A trial is set to get underway soon in which jurors will be asked to decide whether a 74-year-old woman is guilty of using undue influence and fraud to secure funds and assets from her 84-year-old dying husband. The probate lawsuit was filed by some of the 84-year-old man’s surviving family members who contend their loved one’s second wife took advantage of her husband’s diminished health and capacity to transfer and secure hundreds of thousands of dollars in assets.
The couple married in 2006. The marriage was the second for both and both signed a prenuptial agreement in which they agreed to keep the assets they brought to the marriage separate. Family members of the deceased 84-year-old claim that, prior to the marriage, their loved one had roughly $1.5 million. They further assert the man’s assets had severely diminished when he died and believe the 74-year-old defendant intentionally took advantage of her husband to secure those assets.
According to the lawsuit, over the course of the couple’s marriage, the defendant is accused of transferring $281,000 to her children who live in Ukraine. Additionally, in the days preceding her husband’s death, the defendant transferred funds totaling $96,000 from her husband’s account into her personal account. Legal records point to problems in the couple’s marriage in the months leading up to the man’s death. He filed for divorce and the defendant took legal actions to have the couple’s prenuptial agreement deemed invalid. She also took steps to create a new will for her dying husband from which she stood to profit handsomely.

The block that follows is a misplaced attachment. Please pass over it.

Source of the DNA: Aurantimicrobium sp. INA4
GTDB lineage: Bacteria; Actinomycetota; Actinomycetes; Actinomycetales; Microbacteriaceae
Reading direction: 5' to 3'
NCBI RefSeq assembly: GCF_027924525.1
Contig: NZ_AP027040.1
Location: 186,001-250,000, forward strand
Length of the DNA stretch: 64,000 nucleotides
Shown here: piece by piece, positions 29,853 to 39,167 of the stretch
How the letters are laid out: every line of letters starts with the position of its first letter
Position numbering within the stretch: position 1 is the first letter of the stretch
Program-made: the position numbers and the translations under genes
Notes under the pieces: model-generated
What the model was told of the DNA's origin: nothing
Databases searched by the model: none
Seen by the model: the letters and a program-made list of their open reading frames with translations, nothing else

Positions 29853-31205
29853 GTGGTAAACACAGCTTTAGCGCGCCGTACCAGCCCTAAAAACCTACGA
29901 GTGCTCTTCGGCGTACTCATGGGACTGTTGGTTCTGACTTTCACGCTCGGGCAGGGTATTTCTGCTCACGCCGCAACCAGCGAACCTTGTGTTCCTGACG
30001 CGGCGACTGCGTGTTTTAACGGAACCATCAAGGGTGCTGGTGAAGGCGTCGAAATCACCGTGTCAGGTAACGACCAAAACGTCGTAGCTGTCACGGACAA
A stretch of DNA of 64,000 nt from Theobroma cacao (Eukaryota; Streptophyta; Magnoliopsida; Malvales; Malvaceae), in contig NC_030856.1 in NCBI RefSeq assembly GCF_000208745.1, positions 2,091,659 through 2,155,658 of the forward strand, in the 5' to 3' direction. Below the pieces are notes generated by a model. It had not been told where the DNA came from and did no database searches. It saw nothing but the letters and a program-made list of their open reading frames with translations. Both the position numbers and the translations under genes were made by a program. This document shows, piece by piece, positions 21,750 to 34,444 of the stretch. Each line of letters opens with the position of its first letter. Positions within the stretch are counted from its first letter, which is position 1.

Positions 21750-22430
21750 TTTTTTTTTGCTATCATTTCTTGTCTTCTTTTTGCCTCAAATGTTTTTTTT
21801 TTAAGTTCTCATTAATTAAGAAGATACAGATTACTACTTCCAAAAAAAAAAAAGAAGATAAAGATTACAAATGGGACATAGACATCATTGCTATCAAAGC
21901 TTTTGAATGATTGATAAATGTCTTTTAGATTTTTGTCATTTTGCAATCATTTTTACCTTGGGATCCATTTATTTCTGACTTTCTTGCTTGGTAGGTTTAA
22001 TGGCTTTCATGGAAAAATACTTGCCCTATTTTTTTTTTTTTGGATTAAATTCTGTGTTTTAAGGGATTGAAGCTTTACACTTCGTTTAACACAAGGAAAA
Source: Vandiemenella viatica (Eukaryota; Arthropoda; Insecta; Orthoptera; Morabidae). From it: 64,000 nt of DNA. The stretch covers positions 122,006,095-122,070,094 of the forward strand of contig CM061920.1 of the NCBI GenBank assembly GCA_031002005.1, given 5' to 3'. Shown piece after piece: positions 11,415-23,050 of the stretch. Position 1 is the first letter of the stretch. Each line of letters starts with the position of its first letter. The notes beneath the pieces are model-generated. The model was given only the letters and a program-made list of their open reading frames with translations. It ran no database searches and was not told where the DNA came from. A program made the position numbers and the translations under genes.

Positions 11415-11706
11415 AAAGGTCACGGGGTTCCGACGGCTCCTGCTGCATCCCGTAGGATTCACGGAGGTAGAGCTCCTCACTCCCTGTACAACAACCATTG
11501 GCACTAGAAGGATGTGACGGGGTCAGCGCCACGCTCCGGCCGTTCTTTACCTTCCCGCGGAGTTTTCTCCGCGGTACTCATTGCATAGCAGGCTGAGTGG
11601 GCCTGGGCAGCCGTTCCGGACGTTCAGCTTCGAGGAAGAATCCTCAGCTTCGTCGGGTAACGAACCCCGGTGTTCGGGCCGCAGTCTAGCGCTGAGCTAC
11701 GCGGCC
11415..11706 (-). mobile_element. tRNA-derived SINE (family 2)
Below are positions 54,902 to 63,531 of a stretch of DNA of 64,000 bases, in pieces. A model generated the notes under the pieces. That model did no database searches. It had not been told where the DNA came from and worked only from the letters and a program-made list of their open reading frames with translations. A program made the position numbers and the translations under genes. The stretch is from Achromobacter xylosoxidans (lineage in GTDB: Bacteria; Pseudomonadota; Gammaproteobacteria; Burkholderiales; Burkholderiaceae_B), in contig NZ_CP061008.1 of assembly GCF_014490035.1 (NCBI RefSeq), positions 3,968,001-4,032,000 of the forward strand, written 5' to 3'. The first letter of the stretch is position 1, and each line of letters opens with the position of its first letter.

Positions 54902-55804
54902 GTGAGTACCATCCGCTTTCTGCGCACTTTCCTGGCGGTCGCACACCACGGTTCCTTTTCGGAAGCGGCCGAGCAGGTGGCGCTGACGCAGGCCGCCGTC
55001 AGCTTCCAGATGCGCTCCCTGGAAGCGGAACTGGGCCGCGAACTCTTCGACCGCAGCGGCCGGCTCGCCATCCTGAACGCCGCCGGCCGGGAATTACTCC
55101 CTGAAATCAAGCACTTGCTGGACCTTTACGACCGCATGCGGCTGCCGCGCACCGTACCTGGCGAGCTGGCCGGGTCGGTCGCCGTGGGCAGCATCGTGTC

In their lawsuit, the plaintiffs formally accuse the 74-year-old of fraud, undue influence, unjust enrichment, conversion and breach of a prenuptial agreement. This estate dispute is an example of how the actions of a husband or wife prior to the death of his or her spouse may provide just cause for taking legal action.
Source: Macomb Daily, “Macomb Probate Judge gives ‘kind of harsh’ opinion in estate dispute,” Jameson Cook, March 19, 2014